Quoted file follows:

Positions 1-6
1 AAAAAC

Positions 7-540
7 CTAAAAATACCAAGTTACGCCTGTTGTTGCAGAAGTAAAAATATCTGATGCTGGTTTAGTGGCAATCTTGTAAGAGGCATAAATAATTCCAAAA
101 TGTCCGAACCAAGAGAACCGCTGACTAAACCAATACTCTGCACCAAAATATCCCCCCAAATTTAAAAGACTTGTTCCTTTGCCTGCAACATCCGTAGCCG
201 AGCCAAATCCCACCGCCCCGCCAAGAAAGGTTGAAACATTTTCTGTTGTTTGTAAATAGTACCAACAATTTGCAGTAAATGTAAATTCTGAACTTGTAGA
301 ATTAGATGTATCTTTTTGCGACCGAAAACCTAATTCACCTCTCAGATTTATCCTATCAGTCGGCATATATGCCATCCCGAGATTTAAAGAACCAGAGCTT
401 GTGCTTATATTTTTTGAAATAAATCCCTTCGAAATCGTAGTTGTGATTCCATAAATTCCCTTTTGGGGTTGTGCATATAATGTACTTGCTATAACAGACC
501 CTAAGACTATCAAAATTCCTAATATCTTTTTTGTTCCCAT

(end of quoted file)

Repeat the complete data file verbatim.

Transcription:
Positions 1-6
1 AAAAAC

Positions 7-540
7 CTAAAAATACCAAGTTACGCCTGTTGTTGCAGAAGTAAAAATATCTGATGCTGGTTTAGTGGCAATCTTGTAAGAGGCATAAATAATTCCAAAA
101 TGTCCGAACCAAGAGAACCGCTGACTAAACCAATACTCTGCACCAAAATATCCCCCCAAATTTAAAAGACTTGTTCCTTTGCCTGCAACATCCGTAGCCG
201 AGCCAAATCCCACCGCCCCGCCAAGAAAGGTTGAAACATTTTCTGTTGTTTGTAAATAGTACCAACAATTTGCAGTAAATGTAAATTCTGAACTTGTAGA
301 ATTAGATGTATCTTTTTGCGACCGAAAACCTAATTCACCTCTCAGATTTATCCTATCAGTCGGCATATATGCCATCCCGAGATTTAAAGAACCAGAGCTT
401 GTGCTTATATTTTTTGAAATAAATCCCTTCGAAATCGTAGTTGTGATTCCATAAATTCCCTTTTGGGGTTGTGCATATAATGTACTTGCTATAACAGACC
501 CTAAGACTATCAAAATTCCTAATATCTTTTTTGTTCCCAT